• Table 1 shows that the nonstrategic gamblers reported no more relationship, financial or work-related problems than strategic gamblers.
  • The nonstrategic gamblers were older than strategic gamblers when they started gambling (mean age 34.1 vs. 22.5) and when gambling became a problem (mean age 42.6 vs. 30.6). Nonstrategic gamblers were also less educated (60.4% with at least some college education vs. 79.6%) and more likely to be women (71.5% vs. 30%) than strategic gamblers. All differences are statistically significant at p < .01.
  • There were no differences between the groups in terms of PG symptoms severity and psychiatric comorbidity.

Table 1. Self-reported gambling related problems among gamblers who prefer strategic, nonstrategic and both types of gambling  – N (%)


Problems due to gambling


N = 200


N = 56


N = 184


151 (75.5)

40 (71.4)

153 (83.2)


37 (18.5)

4 (7.1)

23 (12.5)


92 (46.0)

20 (35.7)

79 (42.9)

Note: These are the measures with no significant difference between groups. 


  • This is a self-reported study. The self-reported preference to play a specific type of game might not identify the game type that is associated with problems or is actually the most often played game.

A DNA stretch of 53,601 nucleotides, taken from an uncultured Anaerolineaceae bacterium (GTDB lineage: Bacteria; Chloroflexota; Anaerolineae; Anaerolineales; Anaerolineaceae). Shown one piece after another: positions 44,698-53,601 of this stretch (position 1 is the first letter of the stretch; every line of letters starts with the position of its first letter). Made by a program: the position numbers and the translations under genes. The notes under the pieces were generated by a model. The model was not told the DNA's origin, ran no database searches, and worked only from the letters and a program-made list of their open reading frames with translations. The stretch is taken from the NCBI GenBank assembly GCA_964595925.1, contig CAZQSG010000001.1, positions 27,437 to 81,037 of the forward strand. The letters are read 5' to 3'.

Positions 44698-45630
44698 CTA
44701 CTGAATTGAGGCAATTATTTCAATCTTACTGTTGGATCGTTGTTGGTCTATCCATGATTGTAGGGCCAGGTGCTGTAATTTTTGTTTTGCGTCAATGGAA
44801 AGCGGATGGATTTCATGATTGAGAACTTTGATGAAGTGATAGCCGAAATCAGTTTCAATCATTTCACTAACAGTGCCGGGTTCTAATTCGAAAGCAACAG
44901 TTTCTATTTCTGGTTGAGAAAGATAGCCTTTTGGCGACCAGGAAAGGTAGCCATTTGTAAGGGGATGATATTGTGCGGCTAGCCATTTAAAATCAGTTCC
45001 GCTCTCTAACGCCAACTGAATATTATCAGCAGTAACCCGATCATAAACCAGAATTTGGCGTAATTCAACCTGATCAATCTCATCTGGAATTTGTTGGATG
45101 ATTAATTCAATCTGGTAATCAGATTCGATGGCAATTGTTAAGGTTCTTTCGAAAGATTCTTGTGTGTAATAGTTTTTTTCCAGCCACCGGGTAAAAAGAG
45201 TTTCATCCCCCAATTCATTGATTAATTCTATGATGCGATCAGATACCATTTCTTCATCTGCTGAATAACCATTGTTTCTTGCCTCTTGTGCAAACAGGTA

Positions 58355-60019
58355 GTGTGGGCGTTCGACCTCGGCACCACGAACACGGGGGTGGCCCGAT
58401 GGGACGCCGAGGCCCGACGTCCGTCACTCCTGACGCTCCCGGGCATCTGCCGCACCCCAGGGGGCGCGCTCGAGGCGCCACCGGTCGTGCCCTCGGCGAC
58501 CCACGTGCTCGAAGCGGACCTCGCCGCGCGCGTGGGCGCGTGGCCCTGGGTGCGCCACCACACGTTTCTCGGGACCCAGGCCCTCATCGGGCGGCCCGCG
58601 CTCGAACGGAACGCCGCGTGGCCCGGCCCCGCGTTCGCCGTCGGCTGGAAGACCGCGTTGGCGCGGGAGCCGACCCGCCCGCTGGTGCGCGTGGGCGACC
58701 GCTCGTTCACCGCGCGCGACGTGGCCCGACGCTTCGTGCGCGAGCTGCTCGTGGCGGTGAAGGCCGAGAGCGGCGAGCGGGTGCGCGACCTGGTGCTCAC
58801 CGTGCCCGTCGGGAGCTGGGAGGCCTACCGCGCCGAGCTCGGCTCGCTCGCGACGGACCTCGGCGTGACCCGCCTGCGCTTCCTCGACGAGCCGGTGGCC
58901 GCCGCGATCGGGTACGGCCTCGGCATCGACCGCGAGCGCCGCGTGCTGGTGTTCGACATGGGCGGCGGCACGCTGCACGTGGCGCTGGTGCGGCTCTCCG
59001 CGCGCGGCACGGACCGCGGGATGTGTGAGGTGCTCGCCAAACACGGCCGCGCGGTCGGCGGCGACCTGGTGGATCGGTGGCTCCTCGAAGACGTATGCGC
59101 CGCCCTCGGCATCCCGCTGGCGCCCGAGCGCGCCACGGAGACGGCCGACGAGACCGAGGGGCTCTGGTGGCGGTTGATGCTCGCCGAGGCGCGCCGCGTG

• The study included only treatment seeking gamblers.


The study found that gambling type preference is confounded with age, education, and gender differences. Specifically, gamblers that prefer nonstrategic games are older, less educated, and more likely to be women than those that prefer strategic games.  However, because female gamblers tend to be older than male gamblers (Nelson, LaPlante, LaBrie, & Shaffer, 2006) further studies should examine if the age and education differences remain when the gender is controlled. The study did not find differences in the severity of PG symptoms among the groups. However, using treatment-seeking PGs as participants necessarily reduces the variance in symptom severity, and might work against finding differences in associated measures.

-Julia Braverman

What do you think?  Please use the comment link below to provide feedback on this article.